The Gumti Sikhs or Laudgharias: Second in order come the Gumti Sikhs, or, as they are commonly known, the Laudgharias," a term signifying the 'younger branch.' These are the descendants of Phul by his second wife, Rajji, who bore him three sons, Channu, Jhandu and Takht Mal. Jhandu died issue-less ; Channu had two sons, earned Kilas and Masur, and his brother Takht Mal had five, namely, Bir, Lakmir, Bhumia, Dalloh and Bakhta. These founded the village of Gumti, ten miles north of Phul, and half way between Dialpur and Bhai Rupa, dividing it into seven shares, which are now held by their respective descendants. The Gumti Sikhs, being weak, attached themselves to whomsoever they thought best able to defend them. Sirdar Chuhr Singh of Bhadour helped them against the Maharajkian Sikhs ; and they later accepted the protection of Raja Jaswant Singh of Nabha, to whom they are still bound to furnish 14

* Commissioner Cis-Satlej States to Panjab Government, No. 155, dated l0th Jnly 1855, and Punjab Government to Commissioner Cis-Satlej States, No. 670, dated 1st August 1855.

horsemen. In 1868, the Gumti Sikhs numbered 850 souls, and their holding is worth Be. 2,500 per annum.

Dialpura or Mirza-ka-Dialpura Sikhs

Third among the zamindari Phulkian families is that of Dialpura or Mirza-ka-Dialpura. The founder of this branch was Bulaki Singh, the third son of Sukhchen, and younger brother of Raja Gajpat Singh of Jhind. He first married, at Kot Kapura, Taran, a girl of a Nehre Sanduan family, who bore him a son named Mirza. His second wife, Malan, was the widow of his eldest brother Alam Singh. She was the mother of Jitu. Bulaki Singh died about the year 1785. The village of Dialpura was founded by Mirza, but both the brothers lived there, and their descendants, fifty-one in number, share it among them. The estate is worth Rs. 4,000 a year.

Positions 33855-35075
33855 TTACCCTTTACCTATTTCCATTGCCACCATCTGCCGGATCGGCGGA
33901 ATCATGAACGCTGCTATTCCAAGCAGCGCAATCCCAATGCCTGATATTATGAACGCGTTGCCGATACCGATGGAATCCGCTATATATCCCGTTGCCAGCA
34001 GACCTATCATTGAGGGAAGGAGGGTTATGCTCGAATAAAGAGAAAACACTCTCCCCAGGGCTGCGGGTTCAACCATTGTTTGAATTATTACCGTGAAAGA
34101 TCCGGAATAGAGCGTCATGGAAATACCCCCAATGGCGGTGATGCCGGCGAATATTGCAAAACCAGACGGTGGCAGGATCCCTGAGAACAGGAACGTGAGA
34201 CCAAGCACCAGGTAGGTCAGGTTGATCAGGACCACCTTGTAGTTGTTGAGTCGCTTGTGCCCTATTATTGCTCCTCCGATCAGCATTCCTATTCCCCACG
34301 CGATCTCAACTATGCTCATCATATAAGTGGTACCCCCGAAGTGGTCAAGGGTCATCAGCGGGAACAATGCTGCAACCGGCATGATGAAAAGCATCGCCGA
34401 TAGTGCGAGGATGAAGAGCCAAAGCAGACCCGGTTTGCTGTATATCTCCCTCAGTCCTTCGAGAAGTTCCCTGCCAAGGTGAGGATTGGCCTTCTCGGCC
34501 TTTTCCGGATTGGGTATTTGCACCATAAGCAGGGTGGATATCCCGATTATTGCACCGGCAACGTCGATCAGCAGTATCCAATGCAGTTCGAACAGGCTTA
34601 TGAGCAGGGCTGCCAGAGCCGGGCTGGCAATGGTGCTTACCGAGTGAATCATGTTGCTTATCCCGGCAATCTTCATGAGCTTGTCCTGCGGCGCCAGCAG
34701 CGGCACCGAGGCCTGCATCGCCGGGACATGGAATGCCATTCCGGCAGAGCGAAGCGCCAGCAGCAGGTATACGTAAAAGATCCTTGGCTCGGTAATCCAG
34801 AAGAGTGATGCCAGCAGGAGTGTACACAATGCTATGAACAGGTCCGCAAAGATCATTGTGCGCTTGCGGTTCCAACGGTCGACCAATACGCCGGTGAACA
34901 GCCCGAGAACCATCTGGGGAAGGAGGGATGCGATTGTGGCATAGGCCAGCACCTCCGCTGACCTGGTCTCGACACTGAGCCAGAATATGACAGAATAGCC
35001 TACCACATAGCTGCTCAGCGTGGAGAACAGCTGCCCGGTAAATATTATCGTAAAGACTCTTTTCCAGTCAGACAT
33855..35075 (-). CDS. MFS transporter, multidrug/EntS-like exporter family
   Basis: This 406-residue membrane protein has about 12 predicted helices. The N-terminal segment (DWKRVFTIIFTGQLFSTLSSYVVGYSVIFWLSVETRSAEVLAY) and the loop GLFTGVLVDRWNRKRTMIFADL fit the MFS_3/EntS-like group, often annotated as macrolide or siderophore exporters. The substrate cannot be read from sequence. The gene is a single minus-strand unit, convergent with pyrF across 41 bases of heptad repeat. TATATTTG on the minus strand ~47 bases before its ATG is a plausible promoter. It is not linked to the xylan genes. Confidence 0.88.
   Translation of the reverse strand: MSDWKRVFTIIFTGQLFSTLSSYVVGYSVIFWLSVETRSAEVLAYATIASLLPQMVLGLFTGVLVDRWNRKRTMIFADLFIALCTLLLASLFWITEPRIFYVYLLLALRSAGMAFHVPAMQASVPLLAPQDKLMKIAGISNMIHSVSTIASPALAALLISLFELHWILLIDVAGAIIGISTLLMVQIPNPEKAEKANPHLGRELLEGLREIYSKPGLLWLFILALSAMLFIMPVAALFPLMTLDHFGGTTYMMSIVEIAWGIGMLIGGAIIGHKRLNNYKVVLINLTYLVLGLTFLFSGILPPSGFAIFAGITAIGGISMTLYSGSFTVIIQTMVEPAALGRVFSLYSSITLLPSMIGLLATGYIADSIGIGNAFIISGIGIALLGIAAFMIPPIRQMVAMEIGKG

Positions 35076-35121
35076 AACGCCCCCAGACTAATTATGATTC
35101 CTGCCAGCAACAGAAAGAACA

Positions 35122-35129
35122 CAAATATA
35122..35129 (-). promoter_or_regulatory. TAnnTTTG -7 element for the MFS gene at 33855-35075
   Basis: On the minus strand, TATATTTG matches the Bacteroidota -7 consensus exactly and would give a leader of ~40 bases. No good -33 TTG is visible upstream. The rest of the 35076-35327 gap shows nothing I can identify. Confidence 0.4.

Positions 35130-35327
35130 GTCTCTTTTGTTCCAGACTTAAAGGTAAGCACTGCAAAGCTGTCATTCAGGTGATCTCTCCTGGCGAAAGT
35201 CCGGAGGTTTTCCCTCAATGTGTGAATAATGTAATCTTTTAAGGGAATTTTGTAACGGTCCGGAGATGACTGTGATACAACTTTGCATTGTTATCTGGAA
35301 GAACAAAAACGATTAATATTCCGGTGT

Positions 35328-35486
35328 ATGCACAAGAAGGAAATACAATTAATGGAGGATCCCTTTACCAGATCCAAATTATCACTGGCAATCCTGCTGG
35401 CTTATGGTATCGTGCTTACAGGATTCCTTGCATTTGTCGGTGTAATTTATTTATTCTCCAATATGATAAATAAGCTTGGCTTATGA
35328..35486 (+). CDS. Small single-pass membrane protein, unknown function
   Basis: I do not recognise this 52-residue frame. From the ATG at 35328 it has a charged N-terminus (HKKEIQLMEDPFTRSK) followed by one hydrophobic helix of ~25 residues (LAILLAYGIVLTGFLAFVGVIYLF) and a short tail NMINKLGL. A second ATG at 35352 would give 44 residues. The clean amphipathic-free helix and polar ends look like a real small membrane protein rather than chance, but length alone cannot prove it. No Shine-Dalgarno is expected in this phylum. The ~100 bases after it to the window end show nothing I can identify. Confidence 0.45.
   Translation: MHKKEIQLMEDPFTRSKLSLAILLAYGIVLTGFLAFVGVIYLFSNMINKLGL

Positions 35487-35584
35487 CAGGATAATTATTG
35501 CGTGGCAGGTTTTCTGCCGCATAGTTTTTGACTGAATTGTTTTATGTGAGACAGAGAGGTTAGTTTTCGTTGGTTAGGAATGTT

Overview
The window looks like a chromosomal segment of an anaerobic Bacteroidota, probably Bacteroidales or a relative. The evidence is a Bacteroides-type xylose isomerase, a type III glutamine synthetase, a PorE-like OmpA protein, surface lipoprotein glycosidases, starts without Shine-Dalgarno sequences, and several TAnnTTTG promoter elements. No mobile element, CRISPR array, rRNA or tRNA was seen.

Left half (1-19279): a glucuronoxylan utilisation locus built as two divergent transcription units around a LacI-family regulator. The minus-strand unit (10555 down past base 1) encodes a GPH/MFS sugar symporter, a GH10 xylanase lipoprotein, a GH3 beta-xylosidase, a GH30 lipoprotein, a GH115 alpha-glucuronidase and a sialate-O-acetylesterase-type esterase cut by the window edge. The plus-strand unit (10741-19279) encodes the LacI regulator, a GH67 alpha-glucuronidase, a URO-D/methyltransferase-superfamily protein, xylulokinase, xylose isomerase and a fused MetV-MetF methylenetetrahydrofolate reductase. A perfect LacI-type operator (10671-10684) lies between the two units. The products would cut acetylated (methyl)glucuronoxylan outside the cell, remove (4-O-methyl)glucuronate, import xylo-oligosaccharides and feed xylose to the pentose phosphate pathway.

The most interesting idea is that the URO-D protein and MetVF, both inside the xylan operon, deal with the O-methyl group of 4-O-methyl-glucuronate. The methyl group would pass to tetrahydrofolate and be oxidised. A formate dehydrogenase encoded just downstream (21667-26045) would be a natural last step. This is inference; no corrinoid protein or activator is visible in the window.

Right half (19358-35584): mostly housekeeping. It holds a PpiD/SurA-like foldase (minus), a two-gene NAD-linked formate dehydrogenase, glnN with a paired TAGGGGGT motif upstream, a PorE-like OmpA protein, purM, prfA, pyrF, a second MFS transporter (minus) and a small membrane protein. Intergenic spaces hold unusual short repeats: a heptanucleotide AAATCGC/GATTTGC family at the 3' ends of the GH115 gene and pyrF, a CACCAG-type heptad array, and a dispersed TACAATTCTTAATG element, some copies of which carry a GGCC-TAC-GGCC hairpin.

The Rampura Sikhs

The Rampura family is fourth on the list. It comprises 70 members, descended from Suma or Suma Singh, the fifth and younger son of Chaudhri Duna of Bhadour. Suma married three wives, who bore him five sons, Jassa Singh, Massa Singh, Tek Singh, Charat Singh, and Budh Singh. The eldest Jassa Singh died childless, and from the other four have descended the Sikhs of Rampura and Kotla Koura, the former founded by Chaudhri Rama, and the latter by his son Bakhta. These villages, worth Rs. 6,500 a year, they hold in proprietary right.

The Sikhs of Kot Duna

Last of the zemindar Phulkian families, are the Sikhs of Kot Duna, a small branch consisting of only six members. It has descended from Dal Singh, the youngest brother of Sirdar Chuhr Singh of Bhadour.


Genealogy of Sikhs of Kot Duna

Dal Singh owned three villages, Kot Duna, Bugar and Man Mibarian. He perished with his half-brother Chuhr Singh Bhadouria in 1793, when their enemy Sajjan of Ghanne set fire to the house in which they were sleeping. Jit Singh, his son, died of hard drinking in 1818, and the estate was divided between his sons. Of the elder branch, Kishan Singh, a child of eleven years, alone survives. His grandfather and father died at the early age of 32 and 31 respectively, having shortened their lives by their excesses. Jodh Singh enjoys the other half of the jagir, which is worth Rs. 5,826 a year. The village of Kot Duna is in Pattiala territory, about eleven miles to the south of Dhanowra.

End of chapter:The History of the Minor Phulkian families